A conversion operator (also called a cast operator) can be used to convert an object of one class into an object of another class or into an object of a fundamental type. Such a conversion operator must be a non-static member function. Overloaded cast-operator functions can be defined for converting objects of user-defined types into fundamental types or into objects of other user-defined types.
An overloaded cast operator function does not specify a return typethe return type is the type to which the object is being converted.
One of the nice features of cast operators and conversion constructors is that, when necessary, the compiler can call these functions implicitly to create temporary objects.
Any single-argument constructor can be thought of as a conversion constructor.
Overloading the function call operator () is powerful, because functions can take arbitrarily long and complex parameter lists.
The prefix and postfix increment and decrement operator can all be overloaded.
To overload the increment operator to allow both preincrement and postincrement usage, each overloaded operator function must have a distinct signature, so that the compiler will be able to determine which version of ++ is intended. The prefix versions are overloaded exactly as any other prefix unary operator would be. Providing a unique signature to the postfix increment operator is accomplished by providing a second argument, which must be of type int. This argument is not supplied in the client code. It is used implicitly by the compiler to distinguish between the prefix and postfix versions of the increment operator.
Standard class string is defined in header <string> and belongs to namespace std.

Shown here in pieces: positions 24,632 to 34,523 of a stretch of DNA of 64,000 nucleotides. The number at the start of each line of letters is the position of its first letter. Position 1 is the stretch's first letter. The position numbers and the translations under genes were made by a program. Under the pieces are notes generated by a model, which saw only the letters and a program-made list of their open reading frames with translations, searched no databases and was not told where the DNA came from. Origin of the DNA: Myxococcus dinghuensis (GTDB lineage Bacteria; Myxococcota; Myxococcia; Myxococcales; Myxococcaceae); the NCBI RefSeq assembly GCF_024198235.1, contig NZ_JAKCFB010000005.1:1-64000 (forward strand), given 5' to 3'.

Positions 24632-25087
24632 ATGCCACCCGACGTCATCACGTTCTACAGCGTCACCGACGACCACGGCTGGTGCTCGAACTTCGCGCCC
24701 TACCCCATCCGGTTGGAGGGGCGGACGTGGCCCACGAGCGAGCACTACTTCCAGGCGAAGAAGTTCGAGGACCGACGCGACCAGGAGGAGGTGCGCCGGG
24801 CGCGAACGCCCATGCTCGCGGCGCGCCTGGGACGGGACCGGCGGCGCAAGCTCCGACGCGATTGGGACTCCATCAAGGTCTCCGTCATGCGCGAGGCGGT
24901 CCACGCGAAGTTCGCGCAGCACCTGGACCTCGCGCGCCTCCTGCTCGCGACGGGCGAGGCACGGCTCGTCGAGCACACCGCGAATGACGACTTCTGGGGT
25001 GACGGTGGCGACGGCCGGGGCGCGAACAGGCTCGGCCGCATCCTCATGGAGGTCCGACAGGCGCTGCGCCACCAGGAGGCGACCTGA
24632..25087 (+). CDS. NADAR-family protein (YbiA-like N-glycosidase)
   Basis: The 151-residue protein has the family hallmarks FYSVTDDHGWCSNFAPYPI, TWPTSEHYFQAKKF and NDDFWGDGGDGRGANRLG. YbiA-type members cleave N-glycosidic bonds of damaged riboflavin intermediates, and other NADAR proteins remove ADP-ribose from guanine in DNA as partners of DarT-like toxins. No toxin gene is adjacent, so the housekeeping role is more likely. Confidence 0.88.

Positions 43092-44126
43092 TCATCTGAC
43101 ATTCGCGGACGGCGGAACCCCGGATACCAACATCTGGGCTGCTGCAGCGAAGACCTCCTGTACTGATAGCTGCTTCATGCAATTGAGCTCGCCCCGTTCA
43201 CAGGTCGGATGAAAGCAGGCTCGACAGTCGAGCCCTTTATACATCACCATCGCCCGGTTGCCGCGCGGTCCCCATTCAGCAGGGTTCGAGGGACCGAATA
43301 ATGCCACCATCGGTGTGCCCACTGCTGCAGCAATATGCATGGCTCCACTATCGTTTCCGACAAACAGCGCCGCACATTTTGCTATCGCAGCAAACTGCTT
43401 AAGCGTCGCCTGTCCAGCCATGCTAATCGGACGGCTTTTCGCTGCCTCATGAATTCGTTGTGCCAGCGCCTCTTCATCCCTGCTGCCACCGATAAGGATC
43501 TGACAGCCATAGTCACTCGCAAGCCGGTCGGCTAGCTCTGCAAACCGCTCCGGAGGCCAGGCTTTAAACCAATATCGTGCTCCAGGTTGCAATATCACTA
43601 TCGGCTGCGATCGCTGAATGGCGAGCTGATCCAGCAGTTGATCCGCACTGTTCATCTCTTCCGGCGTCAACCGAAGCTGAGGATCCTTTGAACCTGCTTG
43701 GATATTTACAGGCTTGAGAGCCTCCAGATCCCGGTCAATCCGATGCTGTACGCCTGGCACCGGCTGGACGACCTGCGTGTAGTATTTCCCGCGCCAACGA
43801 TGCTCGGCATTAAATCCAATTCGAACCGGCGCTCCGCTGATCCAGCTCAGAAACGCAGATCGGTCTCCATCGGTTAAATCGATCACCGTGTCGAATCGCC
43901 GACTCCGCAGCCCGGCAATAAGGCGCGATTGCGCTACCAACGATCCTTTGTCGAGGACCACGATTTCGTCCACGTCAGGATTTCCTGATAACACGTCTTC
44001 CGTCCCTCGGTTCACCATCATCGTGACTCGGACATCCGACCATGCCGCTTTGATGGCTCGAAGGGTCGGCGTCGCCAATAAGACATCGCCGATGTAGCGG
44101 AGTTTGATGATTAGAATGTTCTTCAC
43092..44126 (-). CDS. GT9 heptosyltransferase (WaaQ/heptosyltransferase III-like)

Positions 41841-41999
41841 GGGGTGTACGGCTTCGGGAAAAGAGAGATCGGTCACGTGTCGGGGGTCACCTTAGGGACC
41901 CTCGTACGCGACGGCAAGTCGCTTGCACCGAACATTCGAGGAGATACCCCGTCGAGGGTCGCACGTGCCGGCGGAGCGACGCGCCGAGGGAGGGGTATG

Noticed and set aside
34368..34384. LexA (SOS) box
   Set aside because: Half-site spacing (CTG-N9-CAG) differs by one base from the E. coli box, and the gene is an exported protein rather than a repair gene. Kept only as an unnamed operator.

Class string provides many overloaded operators, including equality, relational, assignment, addition assignment (for concatenation) and subscript operators.
Class string provides member function empty, which returns true if the string is empty; otherwise, it returns false.
Standard class string member function substr obtains a substring of a length specified by the second argument, starting at the position specified by the first argument. When the second argument is not specified, substr returns the remainder of the string on which it is called.
Class string's overloaded  operator does not perform any bounds checking. Therefore, the programmer must ensure that operations using standard class string's overloaded  operator do not accidentally manipulate elements outside the bounds of the string.
Standard class string provides bounds checking with member function at, which "throws an exception" if its argument is an invalid subscript. By default, this causes a C++ program to terminate. If the subscript is valid, function at returns the character at the specified location as an lvalue or an rvalue, depending on the context in which the call appears.
C++ provides the keyword explict to suppress implicit conversions via conversion constructors when such conversions should not be allowed. A constructor that is declared explicit cannot be used in an implicit conversion.